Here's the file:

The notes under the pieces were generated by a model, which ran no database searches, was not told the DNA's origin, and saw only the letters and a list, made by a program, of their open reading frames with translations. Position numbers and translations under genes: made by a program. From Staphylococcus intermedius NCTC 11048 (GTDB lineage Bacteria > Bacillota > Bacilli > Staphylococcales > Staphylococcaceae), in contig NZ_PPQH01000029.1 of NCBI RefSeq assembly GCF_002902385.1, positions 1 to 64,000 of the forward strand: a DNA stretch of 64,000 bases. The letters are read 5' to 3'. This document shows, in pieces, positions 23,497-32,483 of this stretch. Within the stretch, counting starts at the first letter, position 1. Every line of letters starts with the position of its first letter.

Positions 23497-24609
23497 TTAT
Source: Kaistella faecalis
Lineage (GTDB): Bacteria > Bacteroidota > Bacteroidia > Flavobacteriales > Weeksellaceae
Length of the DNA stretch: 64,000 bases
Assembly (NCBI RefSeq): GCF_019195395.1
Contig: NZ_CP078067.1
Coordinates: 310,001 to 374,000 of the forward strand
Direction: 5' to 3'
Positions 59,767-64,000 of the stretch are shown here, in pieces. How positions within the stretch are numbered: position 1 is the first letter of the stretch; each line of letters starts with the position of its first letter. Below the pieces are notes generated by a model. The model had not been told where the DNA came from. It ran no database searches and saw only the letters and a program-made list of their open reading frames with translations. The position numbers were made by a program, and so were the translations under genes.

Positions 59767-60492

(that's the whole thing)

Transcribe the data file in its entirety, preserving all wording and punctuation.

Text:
The notes under the pieces were generated by a model, which ran no database searches, was not told the DNA's origin, and saw only the letters and a list, made by a program, of their open reading frames with translations. Position numbers and translations under genes: made by a program. From Staphylococcus intermedius NCTC 11048 (GTDB lineage Bacteria > Bacillota > Bacilli > Staphylococcales > Staphylococcaceae), in contig NZ_PPQH01000029.1 of NCBI RefSeq assembly GCF_002902385.1, positions 1 to 64,000 of the forward strand: a DNA stretch of 64,000 bases. The letters are read 5' to 3'. This document shows, in pieces, positions 23,497-32,483 of this stretch. Within the stretch, counting starts at the first letter, position 1. Every line of letters starts with the position of its first letter.

Positions 23497-24609
23497 TTAT
Source: Kaistella faecalis
Lineage (GTDB): Bacteria > Bacteroidota > Bacteroidia > Flavobacteriales > Weeksellaceae
Length of the DNA stretch: 64,000 bases
Assembly (NCBI RefSeq): GCF_019195395.1
Contig: NZ_CP078067.1
Coordinates: 310,001 to 374,000 of the forward strand
Direction: 5' to 3'
Positions 59,767-64,000 of the stretch are shown here, in pieces. How positions within the stretch are numbered: position 1 is the first letter of the stretch; each line of letters starts with the position of its first letter. Below the pieces are notes generated by a model. The model had not been told where the DNA came from. It ran no database searches and saw only the letters and a program-made list of their open reading frames with translations. The position numbers were made by a program, and so were the translations under genes.

Positions 59767-60492